When it comes to fundraising, don’t take that first “no” for answer.
Learning to overcome your fear of rejection, and even embrace rejection, is one of the best things that you can do for your fundraising efforts.
It’s something that underneath the adult training is intrinsic to us all. This occurs to me as I see my two-year old son, who has asked for chocolate milk for the 100th time today. Despite hearing “No,” he will rebound instantly, optimistically, with “Choc?!”
Every “no” means you are getting closer to “yes”—and for you, the funds you need to execute your mission to change the world. Which yes, for my son, is chocolate milk.
Somewhere along the way, who trains this out of us? Do our children actually hear us when we say that “no means no”? As a mom, I am pleased. As your fundraising consultant, not so much. That response has to go.
This may mean a hundred noes or voicemails until you get one yes. But you have to keep going. Embracing rejection—then overcoming it—will grow your revenue base more than any other fundraising strategy.
The mistake many nonprofits make is taking “no” for an answer far too soon. They run one direct mail package, a would-be $100 dollar prospect says not to mail them again . . . and the nonprofit scraps the whole program, passing up on the many $1,000+ prospects out there who would happily support their mission. They apply for one grant, don’t get it, and throw up their hands and decide it’s not worth the hassle again.
This sort of thinking is what kneecaps too many organizations:
“Mail doesn’t work for us.”
“Foundations aren’t interested in our work.”
“Cold calling isn’t effective.”
Too often, you are giving up too soon. You may think that “no” means “not ever,” when that “no” really means “too soon” or “not enough progress.”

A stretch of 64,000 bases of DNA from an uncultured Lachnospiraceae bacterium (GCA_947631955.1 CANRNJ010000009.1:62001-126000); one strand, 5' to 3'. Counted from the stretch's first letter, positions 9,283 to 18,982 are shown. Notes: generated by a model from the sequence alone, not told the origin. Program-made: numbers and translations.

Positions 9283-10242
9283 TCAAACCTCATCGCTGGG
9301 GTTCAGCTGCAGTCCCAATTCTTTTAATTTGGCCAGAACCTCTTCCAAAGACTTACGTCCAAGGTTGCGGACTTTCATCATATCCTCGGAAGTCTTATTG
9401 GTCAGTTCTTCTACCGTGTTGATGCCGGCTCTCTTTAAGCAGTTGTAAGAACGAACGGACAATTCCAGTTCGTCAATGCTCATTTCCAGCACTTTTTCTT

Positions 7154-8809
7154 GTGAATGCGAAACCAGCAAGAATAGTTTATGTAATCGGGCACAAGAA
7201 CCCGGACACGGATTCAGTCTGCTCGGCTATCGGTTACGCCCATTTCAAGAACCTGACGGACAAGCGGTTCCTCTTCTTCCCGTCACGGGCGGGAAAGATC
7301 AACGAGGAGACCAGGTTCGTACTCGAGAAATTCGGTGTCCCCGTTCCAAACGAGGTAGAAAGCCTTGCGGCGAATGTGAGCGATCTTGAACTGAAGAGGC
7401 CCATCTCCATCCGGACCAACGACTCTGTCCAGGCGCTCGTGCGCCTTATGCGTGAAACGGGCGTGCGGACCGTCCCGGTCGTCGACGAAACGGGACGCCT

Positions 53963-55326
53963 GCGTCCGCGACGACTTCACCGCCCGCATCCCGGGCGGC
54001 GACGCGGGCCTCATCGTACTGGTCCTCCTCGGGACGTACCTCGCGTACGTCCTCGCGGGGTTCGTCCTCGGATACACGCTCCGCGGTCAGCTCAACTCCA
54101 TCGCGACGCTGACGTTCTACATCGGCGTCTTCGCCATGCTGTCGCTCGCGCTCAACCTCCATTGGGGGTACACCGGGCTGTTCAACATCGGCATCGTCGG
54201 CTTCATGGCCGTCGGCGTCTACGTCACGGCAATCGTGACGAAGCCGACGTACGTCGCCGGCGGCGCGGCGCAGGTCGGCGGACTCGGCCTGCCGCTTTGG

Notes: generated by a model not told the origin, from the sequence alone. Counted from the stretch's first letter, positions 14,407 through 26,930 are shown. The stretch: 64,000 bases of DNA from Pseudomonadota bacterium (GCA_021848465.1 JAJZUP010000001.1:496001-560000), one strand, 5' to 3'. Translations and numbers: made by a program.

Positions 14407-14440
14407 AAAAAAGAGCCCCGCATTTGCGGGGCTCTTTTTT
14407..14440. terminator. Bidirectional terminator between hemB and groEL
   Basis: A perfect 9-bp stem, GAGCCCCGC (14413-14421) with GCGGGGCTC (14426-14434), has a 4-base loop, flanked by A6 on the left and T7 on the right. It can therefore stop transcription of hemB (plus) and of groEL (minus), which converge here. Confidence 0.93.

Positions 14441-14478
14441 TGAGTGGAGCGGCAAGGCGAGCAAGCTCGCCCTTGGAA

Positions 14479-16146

A key part of fundraising is storytelling. Sometimes those telling you no aren’t hearing how what you’re doing is in line with their priorities, and sometimes they’re worried about timing. Even the most successful marketing campaigns only convert a sale about 20% of the time.
If you demonstrate how you are meeting their priorities over time, I assure you that prospects will support your mission.
Reach + Messaging = Funding
If you aren’t securing funding, consider your reach. Is it large enough? Is it targeted enough? Are you even talking to the right folks?
If your reach is there, consider your messaging. Are you telling your story? Is it clear, concise, and compelling? Or are you speaking in jargon and coded speech only understandable to an insider?
- Pin down whether no is actually a future maybe.
- Keep prospects who turn you down updated on your major milestones and accomplishments.
- Don’t burn bridges—ask for feedback. Even if someone isn’t interested in funding your work, they very likely know of someone who is.
- If you’re hearing no too often, reexamine whom you are talking to and what you are saying.
In fundraising, you will hear "no." Embrace rejection and keep going.